Credit Leah McCarthy

Credit Leah McCarthy

Gymnastics Warm Up
Strict Muscle Ups (rest 30-90 seconds)
5 x 3 Banded/Rowing/Kneeling Muscle Ups, rest 90 seconds

15 minutes to establish a 1RM Hang Snatch (top of knee).


4 rounds for total working time of:

30 Kettlebell Swings 24/16Kg
15 Burpees
40 Double-Unders

Rest 1:1

How come she’s better than me? – Colm

“How come she’s better than me? I should be as good as her.” Sometimes, as a beginner to CrossFit, this thought can go through your mind. Sometimes we hear it too!

She’s done 200 hours more than you. Realise this for a start please. If you weren’t significantly better than you are 200 focused, coached, planned, dedicated training hours from now you’d be pissed, and rightly so. Give her her props for putting in the work you’re also about to put in. Use it as inspiration.

Very often the person you’re frustrated by because they’re better than you started off from a weaker/less coordinated/less fit position than you. We see this all the time as coaches and know from time and time again that you, in a few short months time, will be able to do things you don’t even think possible right now. You are going to astound yourself with what your capable of and what you’ll achieve. If we told you that someday you’ll be doing weighted pull ups, squatting well over your bodyweight, practicing a handstand push ups, etc., you’d laugh at us.

Don’t deny yourself that journey because you’re only starting. Or deny your training partner their props because there’s a current difference in abilities.

“Yeah but…” Anytime we hear this we know you didn’t really listen, maybe you were letting your frustration get in the way. Be honest, part of you was thinking it. This is very common, and natural tendency. We tend to consider ourselves to our peers. So when we step inside the training hall we see people and see all the similarities. “She’s not that different than me, so I should be at the same level as her.” It’s natural, only it’s not fair. They’re a different person, with a different set of circumstances. And some of that is going to manifest in what they can do and what you can do.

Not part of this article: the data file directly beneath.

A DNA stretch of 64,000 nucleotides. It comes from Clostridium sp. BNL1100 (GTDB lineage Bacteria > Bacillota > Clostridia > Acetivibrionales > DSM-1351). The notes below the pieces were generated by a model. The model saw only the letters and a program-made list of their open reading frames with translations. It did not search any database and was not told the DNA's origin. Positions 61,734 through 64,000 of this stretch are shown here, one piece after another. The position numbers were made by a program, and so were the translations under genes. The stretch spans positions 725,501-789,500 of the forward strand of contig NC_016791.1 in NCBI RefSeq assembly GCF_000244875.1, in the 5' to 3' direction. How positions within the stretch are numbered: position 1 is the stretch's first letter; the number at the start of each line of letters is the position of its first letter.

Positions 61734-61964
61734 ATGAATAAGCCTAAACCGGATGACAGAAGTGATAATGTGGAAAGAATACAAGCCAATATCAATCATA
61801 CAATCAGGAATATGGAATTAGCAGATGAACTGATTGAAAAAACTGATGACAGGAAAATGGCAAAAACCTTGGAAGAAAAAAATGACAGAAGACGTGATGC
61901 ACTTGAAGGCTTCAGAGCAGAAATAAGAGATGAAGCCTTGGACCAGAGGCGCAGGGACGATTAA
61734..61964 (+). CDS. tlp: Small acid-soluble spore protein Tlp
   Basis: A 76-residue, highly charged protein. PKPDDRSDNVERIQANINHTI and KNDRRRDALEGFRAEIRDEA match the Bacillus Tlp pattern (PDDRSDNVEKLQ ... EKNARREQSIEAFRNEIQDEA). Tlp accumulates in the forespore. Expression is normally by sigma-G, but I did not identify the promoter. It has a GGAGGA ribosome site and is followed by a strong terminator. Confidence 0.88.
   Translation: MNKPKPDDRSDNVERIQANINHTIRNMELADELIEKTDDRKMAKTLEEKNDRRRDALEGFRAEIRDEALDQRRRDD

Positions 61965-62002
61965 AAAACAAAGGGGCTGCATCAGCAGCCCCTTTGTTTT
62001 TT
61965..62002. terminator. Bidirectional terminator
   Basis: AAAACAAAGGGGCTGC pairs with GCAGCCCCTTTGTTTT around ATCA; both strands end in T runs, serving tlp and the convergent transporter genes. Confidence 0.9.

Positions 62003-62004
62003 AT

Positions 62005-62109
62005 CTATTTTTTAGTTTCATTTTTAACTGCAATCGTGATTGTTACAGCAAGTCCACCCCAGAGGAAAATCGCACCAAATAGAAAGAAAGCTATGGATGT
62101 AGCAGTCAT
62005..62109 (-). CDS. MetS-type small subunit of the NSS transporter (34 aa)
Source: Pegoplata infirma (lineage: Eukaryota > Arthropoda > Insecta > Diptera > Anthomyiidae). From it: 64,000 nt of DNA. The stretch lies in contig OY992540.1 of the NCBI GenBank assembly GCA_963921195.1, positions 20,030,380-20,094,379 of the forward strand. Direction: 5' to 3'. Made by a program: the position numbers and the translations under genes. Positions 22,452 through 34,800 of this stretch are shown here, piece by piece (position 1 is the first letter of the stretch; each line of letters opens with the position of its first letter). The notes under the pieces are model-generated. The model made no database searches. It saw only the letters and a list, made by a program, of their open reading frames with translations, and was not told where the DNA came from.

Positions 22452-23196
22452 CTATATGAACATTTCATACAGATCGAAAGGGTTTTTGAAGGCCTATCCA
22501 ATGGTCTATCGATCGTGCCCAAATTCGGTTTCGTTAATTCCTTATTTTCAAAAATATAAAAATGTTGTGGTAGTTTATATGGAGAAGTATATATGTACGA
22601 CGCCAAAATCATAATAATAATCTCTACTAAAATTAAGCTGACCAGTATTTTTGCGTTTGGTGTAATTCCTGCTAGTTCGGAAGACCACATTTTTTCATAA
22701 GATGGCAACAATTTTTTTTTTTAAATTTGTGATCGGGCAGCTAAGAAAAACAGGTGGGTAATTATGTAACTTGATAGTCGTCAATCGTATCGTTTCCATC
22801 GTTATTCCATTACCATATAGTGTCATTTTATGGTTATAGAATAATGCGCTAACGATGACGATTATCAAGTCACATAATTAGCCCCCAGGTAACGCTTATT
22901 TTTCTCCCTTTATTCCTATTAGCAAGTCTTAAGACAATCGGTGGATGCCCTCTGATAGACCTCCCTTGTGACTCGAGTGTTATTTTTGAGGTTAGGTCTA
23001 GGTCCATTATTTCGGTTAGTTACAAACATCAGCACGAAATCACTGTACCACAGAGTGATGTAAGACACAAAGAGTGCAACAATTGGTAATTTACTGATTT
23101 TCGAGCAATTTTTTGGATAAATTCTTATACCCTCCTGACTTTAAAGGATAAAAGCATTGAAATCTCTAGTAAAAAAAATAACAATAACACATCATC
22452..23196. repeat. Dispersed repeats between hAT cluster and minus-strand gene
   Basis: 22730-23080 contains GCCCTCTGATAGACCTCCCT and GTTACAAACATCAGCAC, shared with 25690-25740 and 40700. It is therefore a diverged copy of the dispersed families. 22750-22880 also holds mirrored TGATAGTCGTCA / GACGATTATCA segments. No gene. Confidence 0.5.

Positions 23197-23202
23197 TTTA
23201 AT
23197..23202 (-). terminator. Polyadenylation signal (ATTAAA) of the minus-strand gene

The flip side of this is that the higher quality the environment and training partners the better you’ll be. The highest person in the group raises the average. I get that that last sentence is tautology, hear me out. If all you see is girls hitting 40Kg Power Cleans, and that’s “heavy”, that subconsciously becomes the ceiling in the gym. If you’re in a gym where the “heavy” weights are approaching 80Kg, the expectation is that everyone should be striving for and able to hit those weights with enough work.

Now the argument can be made that some people will be at a higher level than others at this and everything else. There’s a ridiculous amount of factors which indicate where you’ll finish up. Which is a terrible phrase in and of itself as there’s no destinations really. Want to be ‘healthy’? Love and enjoy the process of training and recovering. This is a lifestyle.

Factors that will determine your potential include genetic dispositions such as muscle fiber types, bone lengths and thickness, joint angles, base rates of strength and aerobic capacity, and trainability of those attributes. Then there’s environmental such as training altitude, activity levels during your developmental years, past history and exposure to these movements, etc. These are not excuses for you to cling in on to, they are factors so bear consideration.

Factors that are under your control are your attitude, your nutrition, your mobility work, recovery work, coaches and training partners, stress relief methods, and technical focus on improvement. In terms of your individual journey, and how good you’re going to feel about your results, these are far greater than the hand you’ve been dealt up until this point.

Ultimately, it’s your journey. Use those who are ‘better’ than you as motivation and learning aids, and focus on what you can do to reach your goals.